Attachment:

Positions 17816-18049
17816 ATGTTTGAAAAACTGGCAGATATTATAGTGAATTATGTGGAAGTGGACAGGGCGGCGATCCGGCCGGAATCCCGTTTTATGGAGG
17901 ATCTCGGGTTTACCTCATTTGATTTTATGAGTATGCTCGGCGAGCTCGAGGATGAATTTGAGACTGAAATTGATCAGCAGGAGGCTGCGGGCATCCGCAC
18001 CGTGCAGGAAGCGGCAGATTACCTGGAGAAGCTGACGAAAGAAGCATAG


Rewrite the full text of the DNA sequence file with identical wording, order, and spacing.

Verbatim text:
Positions 17816-18049
17816 ATGTTTGAAAAACTGGCAGATATTATAGTGAATTATGTGGAAGTGGACAGGGCGGCGATCCGGCCGGAATCCCGTTTTATGGAGG
17901 ATCTCGGGTTTACCTCATTTGATTTTATGAGTATGCTCGGCGAGCTCGAGGATGAATTTGAGACTGAAATTGATCAGCAGGAGGCTGCGGGCATCCGCAC
18001 CGTGCAGGAAGCGGCAGATTACCTGGAGAAGCTGACGAAAGAAGCATAG